|by Joe Fortunato||Baby Animals, Historical Travel, Literary Travel, Museums, National Parks, Nature Appreciation, Pop Culture and Travel, Scenic Drives, Scuba Diving and Snorkeling, Wildlife Appreciation, Zoos, Miami, Orlando, Eco-Green, Family Travel, Solo||0|
With 663 miles of coast calling to beach lovers, theme parks in Orlando and surrounding areas for thrill seekers, and nightlife in Miami for people who like to party, there's plenty to do in The Sunshine State. But where do animal lovers go? Here are six places where you can spot endangered animals both in captivity and in nature.
Ask any Floridian and they'll tell you the American Alligator is nowhere near endangered—they'll probably point you toward the nearest golf course to find one. In fact, this animal is labeled "least concern" under the IUCN Red List. However, Gatorland is a great place to learn about these ancient animals and meet other endangered species native to Florida. Last spring, two new faces, Neiko and Lucy, brother-sister Florida panthers, arrived at Gatorland. They were raised by a conservationist and needed a bigger habitat, so they moved to Gatorland where they're able to educate visitors on the plight of the Florida panther. There are fewer than 200 panthers left in Florida, and the number keeps decreasing as their habitat keeps shrinking. While there are many things to do in the Orlando area, it's worth paying a visit to Gatorland to learn about what makes Florida's animals special.
Tampa: Busch Gardens
Employees joke that Busch Gardens is a brewery tour that got out of hand. It started as a tour of the Anheuser-Busch brewery and beer gardens, and quickly became a park with botanical gardens, birds, animals, and—finally—thrill rides. Today, Busch Gardens Tampa Bay has seven roller coasters and is home to 250 species, 20 of which are endangered. Depending on what part of the park you're in, you'll be able to learn about animals from all over the world. There's the Myombe Reserve with Gorillas and Chimpanzees, Jungala with tigers and orangutans, and Walkabout Way, where visitors can feed their favorite Australian animals—kangaroos and wallabies. If you're staying in Orlando to visit Disney and the other theme parks, you can take a shuttle from the city to Busch Gardens and back. There are many things to do in the Tampa area, but Busch Gardens is a fun trip for thrill seekers and animal lovers alike.
Bradenton: The South Florida Museum
There are many places to see manatees in Florida—SeaWorld Orlando and Crystal River are just two—but if you want to see the oldest manatee in captivity, you need to visit Bradenton. Snooty is the beloved resident of the South Florida Museum and is celebrating his 66th birthday this year. At 1,100 pounds, this 9-foot 8-inch long manatee has greeted in his lifetime.On top of Snooty, the South Florida Museum has a planetarium, fossil collection, and a wealth of history about Native American tribes in the area. Whether you're a history buff, animal lover, or future astronaut, you'll enjoy the museum and city of Bradenton.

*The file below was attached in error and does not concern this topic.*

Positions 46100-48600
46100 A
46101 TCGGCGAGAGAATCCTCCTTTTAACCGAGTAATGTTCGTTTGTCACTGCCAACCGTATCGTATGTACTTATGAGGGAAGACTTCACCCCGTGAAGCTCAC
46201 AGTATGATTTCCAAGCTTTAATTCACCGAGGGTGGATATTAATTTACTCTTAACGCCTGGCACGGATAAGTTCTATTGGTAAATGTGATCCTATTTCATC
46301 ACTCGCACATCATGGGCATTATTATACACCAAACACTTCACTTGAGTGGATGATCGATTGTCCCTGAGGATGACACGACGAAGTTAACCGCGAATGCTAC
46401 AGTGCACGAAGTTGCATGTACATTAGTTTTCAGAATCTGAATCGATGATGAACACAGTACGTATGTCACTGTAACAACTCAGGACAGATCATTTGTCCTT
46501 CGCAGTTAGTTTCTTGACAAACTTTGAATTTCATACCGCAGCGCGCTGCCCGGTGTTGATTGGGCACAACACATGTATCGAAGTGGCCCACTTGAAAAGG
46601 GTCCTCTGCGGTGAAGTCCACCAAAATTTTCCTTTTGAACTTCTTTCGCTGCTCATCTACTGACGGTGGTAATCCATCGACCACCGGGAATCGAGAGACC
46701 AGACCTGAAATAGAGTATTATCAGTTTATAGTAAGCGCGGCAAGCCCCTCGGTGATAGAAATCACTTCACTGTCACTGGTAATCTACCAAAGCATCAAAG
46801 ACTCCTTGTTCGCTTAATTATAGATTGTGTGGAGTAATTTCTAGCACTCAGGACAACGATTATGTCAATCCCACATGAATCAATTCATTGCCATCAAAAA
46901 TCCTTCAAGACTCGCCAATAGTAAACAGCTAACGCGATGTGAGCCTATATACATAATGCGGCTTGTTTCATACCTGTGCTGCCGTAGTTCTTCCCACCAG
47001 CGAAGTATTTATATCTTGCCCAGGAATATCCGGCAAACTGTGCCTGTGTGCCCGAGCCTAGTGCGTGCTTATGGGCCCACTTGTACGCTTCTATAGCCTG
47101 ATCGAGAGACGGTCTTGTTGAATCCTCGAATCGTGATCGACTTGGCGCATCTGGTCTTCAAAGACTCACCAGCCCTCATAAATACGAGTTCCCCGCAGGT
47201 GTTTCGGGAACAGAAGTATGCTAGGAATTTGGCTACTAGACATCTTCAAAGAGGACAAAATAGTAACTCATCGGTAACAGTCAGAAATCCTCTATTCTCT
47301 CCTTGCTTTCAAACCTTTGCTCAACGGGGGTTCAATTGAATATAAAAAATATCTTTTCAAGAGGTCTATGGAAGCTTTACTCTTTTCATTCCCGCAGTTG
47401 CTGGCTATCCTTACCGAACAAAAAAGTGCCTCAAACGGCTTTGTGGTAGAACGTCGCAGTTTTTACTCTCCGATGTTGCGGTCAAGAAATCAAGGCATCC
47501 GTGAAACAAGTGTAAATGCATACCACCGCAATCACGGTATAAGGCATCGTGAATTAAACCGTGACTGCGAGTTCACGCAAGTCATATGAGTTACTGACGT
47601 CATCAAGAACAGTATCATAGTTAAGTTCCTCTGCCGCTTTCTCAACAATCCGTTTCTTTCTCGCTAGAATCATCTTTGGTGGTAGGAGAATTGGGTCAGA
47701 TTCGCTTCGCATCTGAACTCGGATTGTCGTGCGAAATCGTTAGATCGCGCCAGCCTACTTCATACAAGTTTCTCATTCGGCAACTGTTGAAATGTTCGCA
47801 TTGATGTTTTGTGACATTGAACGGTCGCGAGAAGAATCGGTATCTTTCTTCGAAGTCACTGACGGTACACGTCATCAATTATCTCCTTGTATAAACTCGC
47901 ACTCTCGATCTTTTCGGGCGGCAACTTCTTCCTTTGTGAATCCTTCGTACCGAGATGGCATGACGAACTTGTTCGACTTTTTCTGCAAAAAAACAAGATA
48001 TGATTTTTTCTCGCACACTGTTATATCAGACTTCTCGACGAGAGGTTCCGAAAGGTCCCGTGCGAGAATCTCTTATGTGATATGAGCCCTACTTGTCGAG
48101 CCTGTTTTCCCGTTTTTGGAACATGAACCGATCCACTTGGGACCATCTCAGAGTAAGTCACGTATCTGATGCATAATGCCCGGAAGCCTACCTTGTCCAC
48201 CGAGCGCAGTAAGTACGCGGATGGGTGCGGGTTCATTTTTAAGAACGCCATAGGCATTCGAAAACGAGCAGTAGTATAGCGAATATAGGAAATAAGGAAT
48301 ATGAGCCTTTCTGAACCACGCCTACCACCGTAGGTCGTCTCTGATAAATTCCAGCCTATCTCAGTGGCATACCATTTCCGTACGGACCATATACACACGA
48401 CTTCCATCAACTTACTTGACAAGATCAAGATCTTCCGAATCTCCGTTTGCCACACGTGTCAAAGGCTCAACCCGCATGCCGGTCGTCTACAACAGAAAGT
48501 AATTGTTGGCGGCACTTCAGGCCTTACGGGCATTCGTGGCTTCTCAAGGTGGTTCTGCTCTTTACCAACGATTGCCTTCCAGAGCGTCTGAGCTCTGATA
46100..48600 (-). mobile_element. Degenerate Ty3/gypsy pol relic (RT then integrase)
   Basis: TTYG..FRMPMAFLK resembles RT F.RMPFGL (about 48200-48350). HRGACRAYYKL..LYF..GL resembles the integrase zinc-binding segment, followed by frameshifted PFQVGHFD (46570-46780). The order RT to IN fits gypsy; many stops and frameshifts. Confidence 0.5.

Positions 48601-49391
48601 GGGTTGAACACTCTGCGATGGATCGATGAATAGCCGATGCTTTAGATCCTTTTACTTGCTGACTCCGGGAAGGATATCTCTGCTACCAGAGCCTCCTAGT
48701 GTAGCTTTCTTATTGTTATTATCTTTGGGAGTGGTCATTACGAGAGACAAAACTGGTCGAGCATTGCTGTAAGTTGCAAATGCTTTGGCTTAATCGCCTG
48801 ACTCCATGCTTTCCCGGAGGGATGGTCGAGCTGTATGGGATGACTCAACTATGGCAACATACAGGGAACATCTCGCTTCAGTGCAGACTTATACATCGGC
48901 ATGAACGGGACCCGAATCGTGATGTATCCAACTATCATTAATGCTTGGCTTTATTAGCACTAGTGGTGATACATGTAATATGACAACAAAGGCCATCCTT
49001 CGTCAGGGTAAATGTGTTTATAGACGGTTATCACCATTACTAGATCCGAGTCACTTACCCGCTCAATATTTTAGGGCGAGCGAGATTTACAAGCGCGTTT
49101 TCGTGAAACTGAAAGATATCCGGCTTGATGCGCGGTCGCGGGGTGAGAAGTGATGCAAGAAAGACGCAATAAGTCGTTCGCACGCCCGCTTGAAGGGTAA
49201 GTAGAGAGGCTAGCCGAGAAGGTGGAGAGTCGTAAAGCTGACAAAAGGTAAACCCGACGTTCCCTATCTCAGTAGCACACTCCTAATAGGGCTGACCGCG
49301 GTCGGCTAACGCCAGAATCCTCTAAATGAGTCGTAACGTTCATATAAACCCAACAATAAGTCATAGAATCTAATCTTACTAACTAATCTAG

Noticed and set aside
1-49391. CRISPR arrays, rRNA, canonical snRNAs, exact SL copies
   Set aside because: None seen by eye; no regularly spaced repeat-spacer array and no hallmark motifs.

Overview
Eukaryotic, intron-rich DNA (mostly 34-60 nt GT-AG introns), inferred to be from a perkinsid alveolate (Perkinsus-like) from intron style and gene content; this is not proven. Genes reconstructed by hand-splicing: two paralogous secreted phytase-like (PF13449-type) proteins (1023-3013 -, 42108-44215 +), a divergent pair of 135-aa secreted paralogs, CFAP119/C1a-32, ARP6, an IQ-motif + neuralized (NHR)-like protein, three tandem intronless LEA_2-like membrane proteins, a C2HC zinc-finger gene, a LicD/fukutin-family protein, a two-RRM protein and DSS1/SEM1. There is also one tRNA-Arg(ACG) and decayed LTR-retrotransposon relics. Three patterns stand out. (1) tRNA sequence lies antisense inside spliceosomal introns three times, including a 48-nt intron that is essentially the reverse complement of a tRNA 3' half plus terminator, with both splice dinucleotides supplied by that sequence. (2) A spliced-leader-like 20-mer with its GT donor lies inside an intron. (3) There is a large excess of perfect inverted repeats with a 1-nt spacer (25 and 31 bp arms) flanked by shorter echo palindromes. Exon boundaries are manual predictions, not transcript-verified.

Miami: Gator Park
If you're staying in the Miami area, it's worth leaving the beach to explore the Everglades. One of the best ways to do that is by airboat. Gator Park Airboat Tours show visitors more than their namesake reptile; they also spot soft-shelled turtles and several species of birds only found in Florida. Plus, the experience of high-tailing it across the Everglades on an airboat is something your family won't forget. When you get back to dry land, check out some of the shows at Gator Park to learn about endangered Florida wildlife and meet some of their resident peacocks, snakes, and macaws.
Melbourne: Sea Turtle Preservation Society
If you're looking to spot endangered sea turtles in Florida, there's no better way to see them than by taking a sea turtle walk on the coast. You'll arrive around 8:30 p.m., follow the guides to learn about these elegant animals, and watch the Loggerhead sea turtles nest. Floridians take extra precautions to keep sea turtles and their babies safe during the summer. First, they avoid beachfront lighting and draw their blinds to make sure the turtles follow the moon back to the surf instead of getting confused by street lamps. They also remove trash from the beach whenever possible and avoid all areas of known sea turtle nests marked by researchers. If you want to learn how to protect these animals while watching them complete the circle of life, check to see if there is a turtle walk near you. They're not just in Melbourne; you can find them all over the Florida coast.
Jacksonville: Zoo and Gardens
We've covered just about every corner of Florida except for the north, but there's no shortage of endangered species to see there. Jacksonville Zoo (which has the witty slogan, "more to see, more to zoo") has 92 acres of animal exhibits and more than 25 educational programs. On top of animals, the zoo also has several species of plants that correspond with the animal exhibits around them. Parenting magazine named the Jacksonville Zoo in their top 15 out of 2,000 surveyed zoos. Check the website for special discounts like Father's Day coupons and to find out about special events held by the zoo. Animal birthdays are common, along with conservation fundraising events like "Bowling for Rhinos." The keepers and staff work to make the zoo a place where visitors can see endangered species and interact with them to form a close connection, all while learning something along the way.
Florida offers many opportunities to see endangered species. When you arrive, look to see what conservation groups are nearby. These experts know the ins and outs of the area and can take you to meet some gators, see the sea turtles, or get up close and personal with a manatee.